Fourteen million small agricultural producers in Latin America and the Caribbean are exposed to climate change with repercussions on land quality and yield. These producers have very limited ability to access financial services such as agricultural insurance. Less than 20% of local banks serve agribusiness, due to the high costs and the difficulty of assessing credit risk or damages in the case of insurance.
The revolution in financial inclusion has the shape of blocks
This situation is changing through the introduction of Blockchain in financial services. Blockchain is a technology to carry out financial transactions securely, transparently, and reliably between two separate users, whether banks or individuals, without using an intermediary, so that costs can be reduced. Blockchain technology uses a distributed database that saves blocks of information and links them to facilitate information retrieval and verify that the blocks have not been altered.
In the case of agricultural insurance, Blockchain makes possible the use of smart contracts between the farmer and a financial institution, using reliable information based on weather data. One of the advantages is the automatic execution of the contract that relies on predefined conditions without requiring human interpretation. For example, a compensation is paid when a defined quantity of rain is exceeded, causing production losses. Another advantage is that with this model, insurance can be accessible in terms of costs ($2 to $3 per month) and in terms of geographic coverage, which is not feasible with the traditional insurance model.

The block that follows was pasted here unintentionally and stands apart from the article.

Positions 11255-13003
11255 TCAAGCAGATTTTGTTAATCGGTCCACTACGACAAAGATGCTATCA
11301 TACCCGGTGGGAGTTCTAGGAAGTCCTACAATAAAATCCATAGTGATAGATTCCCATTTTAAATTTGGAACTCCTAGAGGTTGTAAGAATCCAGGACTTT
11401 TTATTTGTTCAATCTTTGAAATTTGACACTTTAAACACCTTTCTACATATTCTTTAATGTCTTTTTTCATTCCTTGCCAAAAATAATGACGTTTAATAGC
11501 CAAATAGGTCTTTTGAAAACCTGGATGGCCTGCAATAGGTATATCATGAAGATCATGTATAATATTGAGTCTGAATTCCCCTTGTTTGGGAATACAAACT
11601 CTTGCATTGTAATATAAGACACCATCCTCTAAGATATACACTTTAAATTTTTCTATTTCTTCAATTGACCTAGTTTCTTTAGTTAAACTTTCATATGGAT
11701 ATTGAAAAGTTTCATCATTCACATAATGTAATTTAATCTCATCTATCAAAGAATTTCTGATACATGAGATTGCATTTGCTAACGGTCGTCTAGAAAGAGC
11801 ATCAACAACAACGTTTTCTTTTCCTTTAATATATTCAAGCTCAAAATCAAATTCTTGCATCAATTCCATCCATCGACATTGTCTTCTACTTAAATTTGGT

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There are already start-ups developing products that increase financial inclusion using Blockchain technology, such as the Etherisc company with crop insurance. Other applications cover remittances’ transfers, identity and background check systems, clearing and settlement in payment systems, credit history, property registration, and land tenure.
The rules of the game are changing for financial institutions
With the availability of Blockchain, banks can increase their client base, geographic coverage, and the financial products they offer while reducing operating costs. In an IBM survey, 17% of the banks interviewed stated that Blockchain-based commercial services will begin to operate at commercial scale before the end of 2017.
Ignoring this wave of innovation not only means losing an opportunity to contribute to financial inclusion in our region, it also means running the risk of not being competitive and being left out of the market with little notice.
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